Where are we compared to the rest of the world?

Today (October 27, 2009), I was reading a section of the Wall Street Journal titled “Innovations in Delivering Health Care." The concepts were fascinating, some of them sounded very familiar to me. The Veteran’s Administration’s system-wide electronic medical record was a few steps beyond, but somewhat similar to the Department of Defense’s Composite Healthcare System I worked on as a hospital commander in the late 1980s and as a medical center commander in the early 1990s. I read a blog and an online article suggesting that the VA and DOD systems may merge soon and I’m all for that.

Then I turned the page and saw a section called “Annual Checkup.” U.S. performance on nineteen measures of health care was compared to that of the other members (29 of them) of the OECD, the Organization for Economic development and Cooperation, in other words, the group of industrialized nations that have joined this Paris-based entity since its inception in 1961.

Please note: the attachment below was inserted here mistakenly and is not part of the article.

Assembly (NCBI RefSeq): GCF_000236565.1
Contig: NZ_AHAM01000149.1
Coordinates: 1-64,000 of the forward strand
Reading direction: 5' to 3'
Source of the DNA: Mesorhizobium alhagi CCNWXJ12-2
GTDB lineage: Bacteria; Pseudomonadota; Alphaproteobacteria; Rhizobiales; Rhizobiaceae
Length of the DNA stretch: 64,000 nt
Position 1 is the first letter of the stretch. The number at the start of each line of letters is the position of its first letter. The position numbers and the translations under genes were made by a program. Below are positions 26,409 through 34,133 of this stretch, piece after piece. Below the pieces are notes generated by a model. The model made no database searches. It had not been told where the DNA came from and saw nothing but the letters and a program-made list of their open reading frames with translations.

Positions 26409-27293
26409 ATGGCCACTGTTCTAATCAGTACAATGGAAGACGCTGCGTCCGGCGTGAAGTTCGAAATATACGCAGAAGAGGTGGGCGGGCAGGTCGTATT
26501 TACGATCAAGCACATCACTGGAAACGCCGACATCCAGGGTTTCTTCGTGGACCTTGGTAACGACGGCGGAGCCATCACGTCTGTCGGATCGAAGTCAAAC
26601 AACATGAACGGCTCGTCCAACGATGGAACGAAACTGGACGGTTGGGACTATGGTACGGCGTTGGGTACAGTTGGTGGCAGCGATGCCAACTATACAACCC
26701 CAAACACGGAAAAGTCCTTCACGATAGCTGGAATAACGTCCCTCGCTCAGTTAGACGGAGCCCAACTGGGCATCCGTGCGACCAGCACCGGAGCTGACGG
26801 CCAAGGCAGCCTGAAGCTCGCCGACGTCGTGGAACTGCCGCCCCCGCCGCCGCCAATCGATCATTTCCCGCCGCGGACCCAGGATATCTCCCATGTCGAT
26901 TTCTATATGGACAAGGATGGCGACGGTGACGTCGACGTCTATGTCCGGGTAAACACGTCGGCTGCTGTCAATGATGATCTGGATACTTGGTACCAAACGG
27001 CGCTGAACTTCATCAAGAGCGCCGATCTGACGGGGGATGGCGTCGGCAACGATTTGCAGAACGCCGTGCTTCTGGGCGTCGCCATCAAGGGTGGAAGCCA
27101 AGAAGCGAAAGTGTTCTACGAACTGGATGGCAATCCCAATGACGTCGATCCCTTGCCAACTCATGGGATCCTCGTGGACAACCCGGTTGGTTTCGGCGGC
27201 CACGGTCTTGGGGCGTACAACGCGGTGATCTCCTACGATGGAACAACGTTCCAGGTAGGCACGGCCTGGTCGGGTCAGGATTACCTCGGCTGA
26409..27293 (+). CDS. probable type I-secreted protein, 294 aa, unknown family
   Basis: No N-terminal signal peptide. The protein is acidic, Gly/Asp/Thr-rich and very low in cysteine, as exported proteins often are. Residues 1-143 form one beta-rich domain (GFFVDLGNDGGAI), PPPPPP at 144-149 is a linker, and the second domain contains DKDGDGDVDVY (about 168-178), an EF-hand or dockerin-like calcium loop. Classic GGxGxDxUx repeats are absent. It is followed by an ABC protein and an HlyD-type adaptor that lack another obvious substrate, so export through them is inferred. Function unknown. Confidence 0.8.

The U.S. was at the top in health spending per capita ($7,290 vs. a mean of $2,964), but our life expectancy at birth was less than the mean (78.1 years vs. 79.0) and well under Japan’s 82.6 years. The key, I think lay not in our tobacco consumption (15.4% of our population are daily smokers vs. an OECD mean of 23.3%). We’ve done fairly well in that arena.

The real issue is obesity. Here we clearly led the pack with an amazing 34.3% of our population being obese, vs. an OECD average of 15.1% and, tellingly, a Japanese figure of 3.4%. Here’s where the lifespan shows up, I thought immediately. Fat equals fatality came to mind.

2 Responses to “Where are we compared to the rest of the world?”

  1. Dougles says:

    Absolutely with you it agree. It seems to me it is excellent idea. I agree with you.

  2. Peter Springberg says:

    Thanks, Douglas,

    I appreciate your comment.


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